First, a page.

Be kind to yourself. Try to imagine yourself as a friend who’s going through what you are. Talk to yourself the way you would talk to them. Try and share the responsibilities you have. Accept help from family and friends. Call support services and talk and connect with others going through similar things. Also remember to celebrate the small wins. Taking time to acknowledge the good things can improve your outlook and give you hope.

Learn more about looking after yourself while supporting someone else.


Not sure where to start, or need help now?

If you are in crisis, anxious, or depressed, and want to talk to someone now, call Lifeline on 13 11 14.

If you are a carer and you need emergency respite, call Carer Gateway on 1800 422 737.

If it's not an emergency, ReachOut Parents can help you:

  • connect with the Online Community Forum to learn from and share your story with other parents or guardians
  • access free and confidential one-on-one support with a professional parenting and family coach, via phone chat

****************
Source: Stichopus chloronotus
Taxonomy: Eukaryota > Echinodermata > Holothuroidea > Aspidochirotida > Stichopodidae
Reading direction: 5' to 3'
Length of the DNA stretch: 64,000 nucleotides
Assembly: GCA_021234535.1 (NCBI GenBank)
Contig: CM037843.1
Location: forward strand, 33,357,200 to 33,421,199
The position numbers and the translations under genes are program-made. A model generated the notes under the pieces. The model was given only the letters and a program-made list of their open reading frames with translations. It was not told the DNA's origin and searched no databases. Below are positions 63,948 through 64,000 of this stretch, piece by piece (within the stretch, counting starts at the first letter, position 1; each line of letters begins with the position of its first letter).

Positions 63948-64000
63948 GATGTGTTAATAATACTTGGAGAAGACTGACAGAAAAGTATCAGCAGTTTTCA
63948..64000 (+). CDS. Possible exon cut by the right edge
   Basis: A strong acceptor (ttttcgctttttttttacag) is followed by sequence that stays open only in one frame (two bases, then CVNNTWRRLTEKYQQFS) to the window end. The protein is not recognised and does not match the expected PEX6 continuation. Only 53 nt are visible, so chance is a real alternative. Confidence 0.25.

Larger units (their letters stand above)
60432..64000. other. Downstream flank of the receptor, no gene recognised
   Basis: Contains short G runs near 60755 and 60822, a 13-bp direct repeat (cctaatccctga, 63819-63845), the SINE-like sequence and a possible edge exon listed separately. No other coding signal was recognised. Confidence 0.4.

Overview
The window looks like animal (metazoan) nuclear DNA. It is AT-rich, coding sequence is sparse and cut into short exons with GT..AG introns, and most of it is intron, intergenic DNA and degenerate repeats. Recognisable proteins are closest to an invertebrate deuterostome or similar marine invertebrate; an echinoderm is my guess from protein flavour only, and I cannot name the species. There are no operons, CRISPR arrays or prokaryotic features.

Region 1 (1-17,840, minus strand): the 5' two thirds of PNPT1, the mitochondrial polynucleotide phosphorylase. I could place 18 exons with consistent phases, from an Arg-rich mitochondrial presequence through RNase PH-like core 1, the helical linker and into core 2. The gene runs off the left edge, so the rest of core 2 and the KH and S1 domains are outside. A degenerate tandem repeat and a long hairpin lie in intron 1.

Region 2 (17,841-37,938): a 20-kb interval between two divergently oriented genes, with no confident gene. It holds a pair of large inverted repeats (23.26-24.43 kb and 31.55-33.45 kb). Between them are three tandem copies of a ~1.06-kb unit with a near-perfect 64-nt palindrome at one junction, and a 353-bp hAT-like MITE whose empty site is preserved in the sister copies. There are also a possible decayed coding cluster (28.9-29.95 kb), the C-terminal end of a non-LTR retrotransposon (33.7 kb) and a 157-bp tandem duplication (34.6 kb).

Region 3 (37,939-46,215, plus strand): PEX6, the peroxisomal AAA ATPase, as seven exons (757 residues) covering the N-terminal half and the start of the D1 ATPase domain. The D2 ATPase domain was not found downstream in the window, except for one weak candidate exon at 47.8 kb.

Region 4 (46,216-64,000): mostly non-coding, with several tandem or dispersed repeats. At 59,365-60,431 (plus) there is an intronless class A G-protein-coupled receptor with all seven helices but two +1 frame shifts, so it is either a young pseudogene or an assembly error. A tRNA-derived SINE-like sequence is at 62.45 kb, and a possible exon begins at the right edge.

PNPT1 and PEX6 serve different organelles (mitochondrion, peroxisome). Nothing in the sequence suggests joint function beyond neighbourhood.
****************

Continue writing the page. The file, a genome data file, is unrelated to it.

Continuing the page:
Accepting support from others

We all need help from time to time. And when you’re going through a tough time, it’s good to seek and accept support wherever and whenever you can. Identifying a few key people you can trust, rely on, and share what you’re going through is important. Talking to people who have had similar experiences can be especially helpful.

If you don’t have someone to talk to, there are websites, forums, and other online resources that can give you support and guidance on caring for someone. Browse the resources below to find the right support option for you.